but beautiful women who have their own agenda and express dominant tendencies, and a lack of

desire to submit to a man receive a public punishment at the end. 34

The queen’s out of line behavior along with homicidal tendencies justify her public

punishment at the end, sending a message that disobedient, non-submissive and aggressive

women will be met with force. The brothers Grimm “expressed the values of the German social

structure out of which these fairy tales grew, by holding up specific models of behavior as

essential and necessary and exhibiting terrible punishments as the just fate of the wayward and

dilatory” (Bottingheimer 129). Schneewittchen’s step mother’s end is a message to those women

who refuse to be dominated by men, sit quietly at home, and accept anything that comes to them.

34 Schneewittchen’s plotting stepmother receives her punishment in front of everyone at her stepdaughter’s wedding.

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The women who defy social standards are a disgrace and will be publicly shamed, but in the case

of a fairy tale publicly shamed and put to death.

The fairy tale of the brothers Grimm continue their legacy: they keep being published and

edited to the standards of the contemporary time. Modern-day versions of their fairy tales are

sanitized and shift the focus on the prince and princess as the center of the plot, with them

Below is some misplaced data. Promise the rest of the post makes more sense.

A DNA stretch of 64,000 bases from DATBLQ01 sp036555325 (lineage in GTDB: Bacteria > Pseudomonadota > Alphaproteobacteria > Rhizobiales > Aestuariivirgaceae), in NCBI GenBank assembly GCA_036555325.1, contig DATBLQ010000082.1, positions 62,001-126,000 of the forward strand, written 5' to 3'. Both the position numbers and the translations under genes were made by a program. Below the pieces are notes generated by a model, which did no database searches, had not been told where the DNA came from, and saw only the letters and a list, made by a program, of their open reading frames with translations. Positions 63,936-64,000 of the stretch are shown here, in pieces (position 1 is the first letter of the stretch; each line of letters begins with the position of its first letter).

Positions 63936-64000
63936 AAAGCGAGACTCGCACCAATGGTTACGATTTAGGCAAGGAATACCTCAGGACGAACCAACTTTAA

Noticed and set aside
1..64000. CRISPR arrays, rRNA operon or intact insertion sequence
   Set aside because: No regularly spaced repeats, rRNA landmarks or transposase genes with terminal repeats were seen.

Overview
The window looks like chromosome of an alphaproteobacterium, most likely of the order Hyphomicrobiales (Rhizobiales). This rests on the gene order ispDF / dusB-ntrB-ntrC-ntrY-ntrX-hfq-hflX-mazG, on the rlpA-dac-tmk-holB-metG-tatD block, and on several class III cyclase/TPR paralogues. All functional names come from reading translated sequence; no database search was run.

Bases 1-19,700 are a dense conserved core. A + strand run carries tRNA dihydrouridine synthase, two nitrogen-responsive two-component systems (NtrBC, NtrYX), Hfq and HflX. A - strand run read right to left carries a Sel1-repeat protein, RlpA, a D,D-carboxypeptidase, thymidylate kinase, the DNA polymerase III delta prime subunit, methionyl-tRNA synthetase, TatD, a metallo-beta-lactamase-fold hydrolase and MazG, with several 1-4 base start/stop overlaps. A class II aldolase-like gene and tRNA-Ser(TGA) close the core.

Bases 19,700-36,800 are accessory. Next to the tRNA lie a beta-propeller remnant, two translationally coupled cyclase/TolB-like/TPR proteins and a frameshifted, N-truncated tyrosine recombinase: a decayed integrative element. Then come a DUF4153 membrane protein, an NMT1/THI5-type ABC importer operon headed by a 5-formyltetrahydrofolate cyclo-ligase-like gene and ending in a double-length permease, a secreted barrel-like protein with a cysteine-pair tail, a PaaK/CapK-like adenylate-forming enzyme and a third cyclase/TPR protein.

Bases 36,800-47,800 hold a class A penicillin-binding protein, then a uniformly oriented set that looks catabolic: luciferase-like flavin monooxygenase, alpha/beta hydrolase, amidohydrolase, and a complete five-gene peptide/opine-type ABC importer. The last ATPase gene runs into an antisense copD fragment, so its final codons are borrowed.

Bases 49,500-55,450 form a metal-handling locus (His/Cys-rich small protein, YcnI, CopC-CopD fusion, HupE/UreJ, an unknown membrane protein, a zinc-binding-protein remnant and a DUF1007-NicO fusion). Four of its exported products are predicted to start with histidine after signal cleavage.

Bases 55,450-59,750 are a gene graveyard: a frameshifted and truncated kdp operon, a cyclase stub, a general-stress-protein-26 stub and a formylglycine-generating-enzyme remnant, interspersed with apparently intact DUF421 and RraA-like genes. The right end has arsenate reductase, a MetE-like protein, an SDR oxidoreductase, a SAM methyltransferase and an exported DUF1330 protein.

coming together being the single ultimate goal. The Grimms’ original tales wanted to express

more than just that. However, lot of the themes still remain relevant: marriage between the

princess and the prince, femininity and helplessness of the female character, men’s ability to save

and revive women from the dead. The famous 1937 animated version of Snow White, called

Walt Disney’s Snow White and the Seven Dwarfs glamourizes ideals of a happy end and female

docility, in this version the prince is even more prominent in the plot development than in the

Grimms’, suggesting increasing importance of a man throughout the tale not just at the end. 35

Grimms’ Schneewittchen continues being remade in films and pop culture sending a similar type

of message: with the happy end between a heterosexual couple, but without the cruelty to fit the

standards of the 21st century reader or viewer. However, in its essence the tale has not changed

much: the happy end between a submissive woman and a strong, brave man is the desired


35 In Walt Disney’s version of Snow White, the focus is on the romantic aspect of the fairy tale because Schneewittchen gets revived from his kiss.